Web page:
Ann Arbor (Informed Comment) – The horrific shooting at a Pittsburgh synagogue that left 11 dead and more injured was a further manifestation of far right anti-Semitism.
At Charlottesville last year, Neo-Nazis celebrating Trump’s advent in the White House chanted “You will not replace us/ Jews will not replace us!” They were referring to a conspiracy theory on the far right. The Southern Poverty Law Center explains:
- “This slogan was coined from a statement by Nathan Damigo, founder of the white-nationalist campus group Identity Evropa, who retorted to an anti-Donald Trump “He will not divide us” campaign by actor Shia LeBeouf on social media: “Shia LeBeouf, you will not replace us with your globalism.” The chant is closely related to the white-nationalist “White Genocide” meme, reflective of their fears that white people and white culture are under attack from multiculturalism and nonwhite races. “
Trump called these wretched Nazis who hate Jews “very fine people.”
White nationalists and their sympathizers comprise perhaps eleven million of the US population. But if you count their sympathizers, the number rises to 20 mn. The Republican Party has long made its way in the world by attempting to attract their vote with dog whistles, alluding in an indirect way to the themes that excite this part of the electorate.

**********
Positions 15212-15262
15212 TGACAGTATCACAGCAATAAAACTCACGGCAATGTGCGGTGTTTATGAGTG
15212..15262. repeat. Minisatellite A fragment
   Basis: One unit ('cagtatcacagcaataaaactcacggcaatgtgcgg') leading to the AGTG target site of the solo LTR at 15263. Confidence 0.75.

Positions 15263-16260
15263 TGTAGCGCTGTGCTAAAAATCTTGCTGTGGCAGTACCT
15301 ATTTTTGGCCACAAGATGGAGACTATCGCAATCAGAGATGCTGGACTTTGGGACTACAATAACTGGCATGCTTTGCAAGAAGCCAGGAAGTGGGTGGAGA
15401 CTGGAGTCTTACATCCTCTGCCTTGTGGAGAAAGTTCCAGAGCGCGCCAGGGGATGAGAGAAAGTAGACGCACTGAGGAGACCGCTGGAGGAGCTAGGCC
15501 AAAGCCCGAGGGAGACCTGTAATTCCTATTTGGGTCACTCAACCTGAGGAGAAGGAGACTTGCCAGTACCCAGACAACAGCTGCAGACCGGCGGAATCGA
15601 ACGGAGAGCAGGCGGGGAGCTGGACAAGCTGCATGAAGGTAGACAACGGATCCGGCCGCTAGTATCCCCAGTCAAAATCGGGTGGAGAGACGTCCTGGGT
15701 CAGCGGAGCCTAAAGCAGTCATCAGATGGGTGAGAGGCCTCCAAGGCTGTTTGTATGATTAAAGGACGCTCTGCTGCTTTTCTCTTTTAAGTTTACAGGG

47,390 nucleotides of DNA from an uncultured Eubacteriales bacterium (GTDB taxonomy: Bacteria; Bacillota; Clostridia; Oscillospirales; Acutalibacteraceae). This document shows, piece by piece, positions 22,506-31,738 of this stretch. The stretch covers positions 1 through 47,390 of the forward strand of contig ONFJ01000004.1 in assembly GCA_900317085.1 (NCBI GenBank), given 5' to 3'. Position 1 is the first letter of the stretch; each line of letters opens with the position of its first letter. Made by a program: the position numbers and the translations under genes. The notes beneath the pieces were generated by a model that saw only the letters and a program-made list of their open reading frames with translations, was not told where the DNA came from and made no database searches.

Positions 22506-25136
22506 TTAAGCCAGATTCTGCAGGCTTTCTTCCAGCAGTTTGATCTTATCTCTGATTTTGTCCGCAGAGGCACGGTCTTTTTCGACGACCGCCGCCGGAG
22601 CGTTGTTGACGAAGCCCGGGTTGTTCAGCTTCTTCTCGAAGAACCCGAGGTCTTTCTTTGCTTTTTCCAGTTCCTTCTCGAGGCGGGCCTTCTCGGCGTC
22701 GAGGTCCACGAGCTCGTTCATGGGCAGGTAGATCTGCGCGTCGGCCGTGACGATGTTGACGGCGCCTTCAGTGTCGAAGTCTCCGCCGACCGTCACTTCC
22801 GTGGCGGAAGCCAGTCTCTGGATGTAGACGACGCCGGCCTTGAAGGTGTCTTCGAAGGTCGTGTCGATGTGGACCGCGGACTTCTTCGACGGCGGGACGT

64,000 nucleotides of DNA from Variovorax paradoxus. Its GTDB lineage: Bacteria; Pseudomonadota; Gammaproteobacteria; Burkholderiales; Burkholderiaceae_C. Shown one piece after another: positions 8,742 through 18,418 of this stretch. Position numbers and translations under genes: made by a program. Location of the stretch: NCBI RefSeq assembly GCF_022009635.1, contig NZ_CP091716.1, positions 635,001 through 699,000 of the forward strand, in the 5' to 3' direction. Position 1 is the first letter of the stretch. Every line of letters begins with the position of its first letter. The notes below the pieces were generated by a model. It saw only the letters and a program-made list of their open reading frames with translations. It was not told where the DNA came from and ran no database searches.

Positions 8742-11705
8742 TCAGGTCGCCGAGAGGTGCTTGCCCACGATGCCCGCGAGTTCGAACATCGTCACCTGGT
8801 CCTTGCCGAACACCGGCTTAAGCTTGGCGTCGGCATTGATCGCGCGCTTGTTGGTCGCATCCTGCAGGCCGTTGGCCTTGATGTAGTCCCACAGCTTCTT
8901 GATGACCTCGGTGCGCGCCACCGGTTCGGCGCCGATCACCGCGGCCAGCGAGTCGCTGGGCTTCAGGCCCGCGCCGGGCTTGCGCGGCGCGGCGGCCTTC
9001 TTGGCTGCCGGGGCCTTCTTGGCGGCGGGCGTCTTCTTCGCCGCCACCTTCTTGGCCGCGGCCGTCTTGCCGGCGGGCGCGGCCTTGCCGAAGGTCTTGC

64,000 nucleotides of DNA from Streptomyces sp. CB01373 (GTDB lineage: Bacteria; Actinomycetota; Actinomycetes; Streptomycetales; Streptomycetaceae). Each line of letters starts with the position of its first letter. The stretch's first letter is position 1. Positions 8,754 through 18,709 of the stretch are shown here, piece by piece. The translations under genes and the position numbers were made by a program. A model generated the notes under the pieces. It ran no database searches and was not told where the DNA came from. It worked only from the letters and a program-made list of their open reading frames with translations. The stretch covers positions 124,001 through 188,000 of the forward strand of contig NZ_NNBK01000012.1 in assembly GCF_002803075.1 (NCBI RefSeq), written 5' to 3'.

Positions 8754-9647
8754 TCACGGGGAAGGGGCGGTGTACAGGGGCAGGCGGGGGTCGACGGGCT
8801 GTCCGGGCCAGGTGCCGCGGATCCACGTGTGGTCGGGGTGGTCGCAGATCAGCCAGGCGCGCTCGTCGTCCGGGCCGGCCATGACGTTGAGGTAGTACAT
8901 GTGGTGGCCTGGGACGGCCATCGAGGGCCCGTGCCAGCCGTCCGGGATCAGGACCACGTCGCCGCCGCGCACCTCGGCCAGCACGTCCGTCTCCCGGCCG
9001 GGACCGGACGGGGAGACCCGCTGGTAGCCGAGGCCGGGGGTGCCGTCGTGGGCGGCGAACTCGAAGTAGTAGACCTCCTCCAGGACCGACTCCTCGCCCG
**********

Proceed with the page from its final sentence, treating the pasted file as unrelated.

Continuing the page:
Trump was the first major candidate to dump the dog whistle and simply hold forth with white nationalist themes in his speeches. Although he has not himself directly deployed specifically anti-Semitic themes, since his preoccupations are with uppity African-Americans and immigrants, some proportion of the people to whom he appeals with these latter memes are also rabid bigots toward Jewish Americans. It is also true that his slamming of George Soros for involvement in liberal politics echoes and promotes an anti-Semitic trope; a fanatical Trumpie sent Mr Soros a pipe bomb.
In essence, the white nationalists have one of their own in the White House.
The encouragement Trump and others in Republican politics have given this segment of the electorate has probably contributed to the spike in anti-Semitic incidents in the US during the past two years.Indeed, some of them are running for office themselves, using plastic masks and a huge dog whistle.
There was a time when decent people in the GOP would decline to accept the support of the white nationalists, feeling that this movement is so odious that it should remain in the political shadows.
The Republican Party needs explicitly to return to that standard, including Trump.